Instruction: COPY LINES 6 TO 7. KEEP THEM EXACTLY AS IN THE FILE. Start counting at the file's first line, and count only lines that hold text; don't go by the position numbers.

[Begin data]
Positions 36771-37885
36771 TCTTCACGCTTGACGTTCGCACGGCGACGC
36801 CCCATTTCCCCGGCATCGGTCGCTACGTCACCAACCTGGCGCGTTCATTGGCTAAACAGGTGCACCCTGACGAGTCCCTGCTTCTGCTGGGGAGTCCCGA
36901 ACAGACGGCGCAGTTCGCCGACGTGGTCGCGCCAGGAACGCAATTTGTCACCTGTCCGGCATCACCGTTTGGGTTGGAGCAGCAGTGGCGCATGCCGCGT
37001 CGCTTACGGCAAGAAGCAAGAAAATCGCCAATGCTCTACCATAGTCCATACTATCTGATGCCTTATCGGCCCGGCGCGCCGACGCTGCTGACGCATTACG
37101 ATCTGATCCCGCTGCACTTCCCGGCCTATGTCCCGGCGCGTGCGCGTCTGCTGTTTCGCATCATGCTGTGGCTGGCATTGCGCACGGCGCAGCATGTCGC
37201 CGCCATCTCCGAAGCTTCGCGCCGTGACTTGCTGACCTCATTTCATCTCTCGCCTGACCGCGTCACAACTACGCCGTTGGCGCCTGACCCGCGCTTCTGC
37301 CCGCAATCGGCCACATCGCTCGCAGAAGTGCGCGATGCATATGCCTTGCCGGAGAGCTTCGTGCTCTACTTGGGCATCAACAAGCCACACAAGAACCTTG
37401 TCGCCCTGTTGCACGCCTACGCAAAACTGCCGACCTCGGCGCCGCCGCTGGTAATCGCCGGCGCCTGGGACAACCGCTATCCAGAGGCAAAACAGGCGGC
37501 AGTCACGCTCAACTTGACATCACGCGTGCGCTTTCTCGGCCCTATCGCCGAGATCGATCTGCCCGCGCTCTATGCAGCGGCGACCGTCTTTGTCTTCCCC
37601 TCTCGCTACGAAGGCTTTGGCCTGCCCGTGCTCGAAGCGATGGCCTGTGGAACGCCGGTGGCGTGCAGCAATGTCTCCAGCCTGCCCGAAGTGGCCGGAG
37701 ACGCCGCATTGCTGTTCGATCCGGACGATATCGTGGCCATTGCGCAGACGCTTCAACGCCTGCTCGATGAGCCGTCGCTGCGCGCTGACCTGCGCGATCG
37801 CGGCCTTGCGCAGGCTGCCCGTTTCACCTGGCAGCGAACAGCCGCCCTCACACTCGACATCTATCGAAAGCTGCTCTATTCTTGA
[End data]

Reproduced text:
37101 ATCTGATCCCGCTGCACTTCCCGGCCTATGTCCCGGCGCGTGCGCGTCTGCTGTTTCGCATCATGCTGTGGCTGGCATTGCGCACGGCGCAGCATGTCGC
37201 CGCCATCTCCGAAGCTTCGCGCCGTGACTTGCTGACCTCATTTCATCTCTCGCCTGACCGCGTCACAACTACGCCGTTGGCGCCTGACCCGCGCTTCTGC